The men held prayer services above stores. The women kept kosher homes. They trained their African American help to make potato kugel and gefilte fish, and they learned, in turn, to fix fried chicken and okra gumbo.

By World War I, Jewish communities in the Midlands and upcountry had grown large enough to support synagogues. Meanwhile, certain country clubs, fraternities, and sororities barred Jews, who responded by forming their own social groups and athletic teams modeled on the ones that kept them out. These organizations helped unify Jews around an ethnic identity without regard to place of birth, date of arrival in America, or degree of observance.

In the heyday of Jim Crow, however, the primary targets of discrimination were blacks. Jews generally found themselves on the safe side of the racial divide. They demonstrated their loyalty to country and region in patriotic parades and party politics. By 1945 more than half of all Jewish people were living in the United States. In many ways, South Carolina was a microcosm of the nation.

The class of Jewish merchants had begat a generation of lawyers, doctors, accountants, and college teachers, who shifted the Jewish economic niche away from retail business. With the rest of the white American mainstream, urban Jews abandoned the old neighborhoods and moved to the suburbs—a migration that coincided with the first stirrings of the civil rights movement and the rise of Conservative Judaism.

By the end of the twentieth century, Jewish populations in most small towns across the South had dwindled, while suburban and resort congregations continued to grow. South Carolina mirrors the nation in the trend toward more traditional observance that characterizes all divisions of Judaism.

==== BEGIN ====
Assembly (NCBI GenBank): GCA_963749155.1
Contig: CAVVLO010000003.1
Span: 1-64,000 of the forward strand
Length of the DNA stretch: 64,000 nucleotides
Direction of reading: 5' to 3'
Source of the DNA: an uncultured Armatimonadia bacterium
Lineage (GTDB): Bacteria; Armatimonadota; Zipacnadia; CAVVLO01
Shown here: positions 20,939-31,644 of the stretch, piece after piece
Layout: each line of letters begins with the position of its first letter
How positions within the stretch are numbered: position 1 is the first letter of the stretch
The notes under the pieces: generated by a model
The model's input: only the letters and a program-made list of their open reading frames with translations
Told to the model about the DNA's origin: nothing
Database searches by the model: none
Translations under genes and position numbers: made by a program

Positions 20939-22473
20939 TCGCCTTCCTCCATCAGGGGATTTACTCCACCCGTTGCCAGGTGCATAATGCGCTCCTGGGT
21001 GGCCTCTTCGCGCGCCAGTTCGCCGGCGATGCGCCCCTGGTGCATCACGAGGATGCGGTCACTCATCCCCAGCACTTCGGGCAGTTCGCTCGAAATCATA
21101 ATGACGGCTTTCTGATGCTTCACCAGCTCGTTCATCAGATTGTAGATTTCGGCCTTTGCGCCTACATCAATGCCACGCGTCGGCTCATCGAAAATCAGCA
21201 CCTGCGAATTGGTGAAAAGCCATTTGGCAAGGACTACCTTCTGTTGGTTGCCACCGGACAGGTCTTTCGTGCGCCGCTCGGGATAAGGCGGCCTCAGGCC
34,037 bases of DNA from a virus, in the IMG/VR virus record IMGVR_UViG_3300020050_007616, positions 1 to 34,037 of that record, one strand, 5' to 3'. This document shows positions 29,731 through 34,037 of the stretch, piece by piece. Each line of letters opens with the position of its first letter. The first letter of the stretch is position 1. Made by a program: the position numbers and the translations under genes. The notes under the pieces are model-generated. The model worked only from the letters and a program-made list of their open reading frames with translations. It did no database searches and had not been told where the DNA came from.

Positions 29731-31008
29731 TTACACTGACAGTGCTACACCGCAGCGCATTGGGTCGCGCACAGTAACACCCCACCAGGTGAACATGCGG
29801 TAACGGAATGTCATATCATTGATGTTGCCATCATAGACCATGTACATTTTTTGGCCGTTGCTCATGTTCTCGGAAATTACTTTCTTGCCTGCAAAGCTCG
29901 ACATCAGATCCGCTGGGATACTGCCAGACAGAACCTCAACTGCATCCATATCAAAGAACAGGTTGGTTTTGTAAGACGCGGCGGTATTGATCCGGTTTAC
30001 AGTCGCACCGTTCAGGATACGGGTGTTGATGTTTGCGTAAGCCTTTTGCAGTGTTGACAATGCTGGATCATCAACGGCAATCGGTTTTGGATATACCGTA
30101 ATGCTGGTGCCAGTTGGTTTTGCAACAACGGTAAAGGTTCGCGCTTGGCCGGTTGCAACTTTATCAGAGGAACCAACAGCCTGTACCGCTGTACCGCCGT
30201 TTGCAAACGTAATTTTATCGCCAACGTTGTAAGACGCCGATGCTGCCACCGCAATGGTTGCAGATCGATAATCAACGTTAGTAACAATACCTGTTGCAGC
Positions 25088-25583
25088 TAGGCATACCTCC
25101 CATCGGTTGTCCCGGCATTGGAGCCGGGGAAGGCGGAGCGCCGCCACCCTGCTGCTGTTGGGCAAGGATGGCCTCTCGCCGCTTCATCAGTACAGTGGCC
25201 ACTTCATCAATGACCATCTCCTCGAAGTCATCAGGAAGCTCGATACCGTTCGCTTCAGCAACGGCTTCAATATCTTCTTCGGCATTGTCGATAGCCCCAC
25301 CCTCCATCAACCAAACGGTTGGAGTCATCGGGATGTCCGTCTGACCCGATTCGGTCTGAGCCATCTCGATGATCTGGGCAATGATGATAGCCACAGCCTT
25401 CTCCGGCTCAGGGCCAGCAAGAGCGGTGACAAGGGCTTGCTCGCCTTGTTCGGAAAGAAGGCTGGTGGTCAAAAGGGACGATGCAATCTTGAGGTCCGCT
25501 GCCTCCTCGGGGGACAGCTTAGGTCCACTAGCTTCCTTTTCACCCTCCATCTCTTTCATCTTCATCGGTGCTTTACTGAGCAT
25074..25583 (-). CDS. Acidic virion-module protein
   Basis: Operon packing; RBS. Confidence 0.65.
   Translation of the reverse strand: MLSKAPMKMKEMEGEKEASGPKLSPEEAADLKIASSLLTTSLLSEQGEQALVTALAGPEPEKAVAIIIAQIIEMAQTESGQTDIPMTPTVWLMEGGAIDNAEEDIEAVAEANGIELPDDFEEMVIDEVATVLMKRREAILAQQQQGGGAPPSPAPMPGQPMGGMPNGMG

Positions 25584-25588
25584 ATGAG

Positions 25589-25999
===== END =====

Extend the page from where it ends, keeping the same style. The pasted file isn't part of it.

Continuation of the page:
1. The Jews of Colonial and Antebellum Charleston.
  2. The affluent lived in finely furnished houses and traveled abroad. Jewish Publication Society of America, 1950.
  3. While schism in Beth Elohim divided traditionalists and reformers, a new group of immigrants introduced another brand of orthodoxy to Charleston.
  4. Rosengarten, Theodore, and Dale Rosengarten, eds.

The Addlestone Hebrew Academy in Charleston and Lubovitcher habads in Myrtle Beach and Columbia teach Hebrew and religious studies in day schools to an increasingly diverse student population, that includes newcomers from other parts of America, and from Russia and the Middle East as well. Gergel, Belinda, and Richard Gergel. In Pursuit of the Tree of Life: Tree of Life, 1996. University of South Carolina Press, 1993. The Jews of Colonial and Antebellum Charleston.

Dedication of Columbia’s First Synagogue and Israelite Sunday School Historical Marker

University of Alabama Press, 1993. The Jews of Charleston: A History of an American Jewish Community. Jewish Publication Society of America, 1950. University of South Carolina Press, 2000.

Rosengarten, Theodore, and Dale Rosengarten, eds. A Portion of the People: University of South Carolina Press, 2002.